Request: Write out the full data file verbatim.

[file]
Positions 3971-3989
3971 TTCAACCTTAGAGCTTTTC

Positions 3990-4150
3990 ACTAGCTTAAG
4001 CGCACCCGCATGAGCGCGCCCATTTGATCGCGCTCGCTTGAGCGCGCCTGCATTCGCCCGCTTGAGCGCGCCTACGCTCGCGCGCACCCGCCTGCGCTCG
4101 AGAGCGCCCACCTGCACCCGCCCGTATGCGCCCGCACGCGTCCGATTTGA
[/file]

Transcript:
Positions 3971-3989
3971 TTCAACCTTAGAGCTTTTC

Positions 3990-4150
3990 ACTAGCTTAAG
4001 CGCACCCGCATGAGCGCGCCCATTTGATCGCGCTCGCTTGAGCGCGCCTGCATTCGCCCGCTTGAGCGCGCCTACGCTCGCGCGCACCCGCCTGCGCTCG
4101 AGAGCGCCCACCTGCACCCGCCCGTATGCGCCCGCACGCGTCCGATTTGA